HUAREZ, Peru (CNN) -- A large, hanging and then collapsing chunk of ice is likely the reason why two American climbers died in Peru, an investigator said Monday.
The bodies of Ben Horne and Gil Weiss were found two days earlier, a heartbreaking end to a high-tech search.
The men disappeared while attempting to scale the south face of Palcaraju Oeste, a 6,110-meter (20,000-foot) tall mountain located in Huaraz, a region popular with climbers.
Ted Alexander, who coordinated an investigation and effort to find the men, said Horne and Weiss made it to the summit and ran into trouble on their way down.
Evidence suggests that one of the men likely went to look over a serac -- a large block of ice -- to see if they could descend. Something gave out, causing the climber to fall some 65 feet, said Alexander. But because the men would have been tethered together, that first fall likely pulled the other man off the edge, which sent them both spiraling off a large cliff.
"Their equipment was strewn over the glacier. There was sign of great impact. (It) would lead us to believe that they did fall. My guess, looking at the photos and from talking to our guys out there that it was probably about a 1,000-foot fall," Alexander said.
Weiss, 29, was the founder of Beyond Adventure, a company consisting of professional guides, logistical experts and photographers. He posted June 11 on his Facebook page that he was leaving Boulder, Colorado, for Peru "for another season in the High Andes."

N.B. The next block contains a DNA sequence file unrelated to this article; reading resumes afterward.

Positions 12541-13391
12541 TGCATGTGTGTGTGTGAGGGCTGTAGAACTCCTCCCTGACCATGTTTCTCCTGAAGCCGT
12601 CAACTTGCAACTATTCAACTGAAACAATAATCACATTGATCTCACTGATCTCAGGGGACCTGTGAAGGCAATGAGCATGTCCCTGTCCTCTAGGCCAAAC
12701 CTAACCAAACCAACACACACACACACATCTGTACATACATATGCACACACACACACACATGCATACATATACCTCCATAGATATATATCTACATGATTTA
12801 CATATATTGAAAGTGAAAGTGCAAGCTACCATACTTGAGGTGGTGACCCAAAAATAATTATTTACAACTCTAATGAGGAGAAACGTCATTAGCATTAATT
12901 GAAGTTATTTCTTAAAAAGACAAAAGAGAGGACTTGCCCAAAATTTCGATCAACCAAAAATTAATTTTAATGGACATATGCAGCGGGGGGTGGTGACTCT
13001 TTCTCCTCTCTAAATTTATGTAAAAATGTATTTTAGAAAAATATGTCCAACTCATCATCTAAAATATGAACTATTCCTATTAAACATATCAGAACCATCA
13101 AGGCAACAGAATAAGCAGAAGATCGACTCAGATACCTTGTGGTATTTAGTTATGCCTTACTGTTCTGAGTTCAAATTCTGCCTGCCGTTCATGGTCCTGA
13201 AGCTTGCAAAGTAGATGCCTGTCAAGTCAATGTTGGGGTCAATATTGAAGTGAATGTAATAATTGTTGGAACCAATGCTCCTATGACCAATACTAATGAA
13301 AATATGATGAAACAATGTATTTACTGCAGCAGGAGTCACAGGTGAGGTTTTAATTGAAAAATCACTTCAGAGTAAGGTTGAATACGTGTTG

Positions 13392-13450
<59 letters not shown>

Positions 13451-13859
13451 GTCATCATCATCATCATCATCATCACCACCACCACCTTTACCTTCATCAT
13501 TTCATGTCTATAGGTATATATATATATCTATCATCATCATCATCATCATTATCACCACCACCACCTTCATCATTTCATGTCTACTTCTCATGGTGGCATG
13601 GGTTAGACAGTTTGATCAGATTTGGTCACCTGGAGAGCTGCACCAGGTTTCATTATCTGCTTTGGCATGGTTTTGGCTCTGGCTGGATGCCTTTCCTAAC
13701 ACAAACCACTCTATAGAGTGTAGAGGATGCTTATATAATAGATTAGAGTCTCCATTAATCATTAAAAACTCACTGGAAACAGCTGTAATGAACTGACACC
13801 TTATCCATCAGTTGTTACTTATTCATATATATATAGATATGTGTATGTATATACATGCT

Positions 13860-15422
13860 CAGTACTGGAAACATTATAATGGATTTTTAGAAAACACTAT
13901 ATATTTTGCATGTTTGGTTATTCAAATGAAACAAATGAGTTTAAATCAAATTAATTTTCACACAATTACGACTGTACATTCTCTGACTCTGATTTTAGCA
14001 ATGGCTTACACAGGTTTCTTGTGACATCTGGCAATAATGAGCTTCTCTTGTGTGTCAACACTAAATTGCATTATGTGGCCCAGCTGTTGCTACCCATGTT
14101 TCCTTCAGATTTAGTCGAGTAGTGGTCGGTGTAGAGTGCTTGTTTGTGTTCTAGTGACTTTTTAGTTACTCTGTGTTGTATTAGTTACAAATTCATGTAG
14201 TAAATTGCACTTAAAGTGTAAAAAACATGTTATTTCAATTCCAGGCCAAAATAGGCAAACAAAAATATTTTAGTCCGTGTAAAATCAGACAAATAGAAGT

On July 10, Horne, 32, posted pictures and a chronicle of experiences in Peru on the climbing blog Pullharder.org.
"The Cordillera Blanca is world renowned for its high altitude mountaineering," he wrote. "But almost as awesome as the mountains themselves is the motley crew of international climbers who come to try their hand at getting high, on big peaks, cheap and fast."
Shay Har-Noy, who heads the technology company Tomnod that uses satellite imagery, said he enlisted the help of climbers and technology experts to find the pair using an application he built, with hundreds of people at one point poring through satellite images looking for signs of an avalanche. That information was then sent to search and rescue crews on the ground in Peru.
Horne and Weiss were extremely fit and experienced climbers, having practiced the sport for more than a decade, according to Har-Noy. Weiss had been to Peru several times before, though this was Horne's first such visit.
"Gil had the most optimistic view on practically everything," Gil's sister Galit Weiss told CNN. "I think it's really important to understand that you have to make the most of what you've got, and you've got to be grateful for everyone in your life."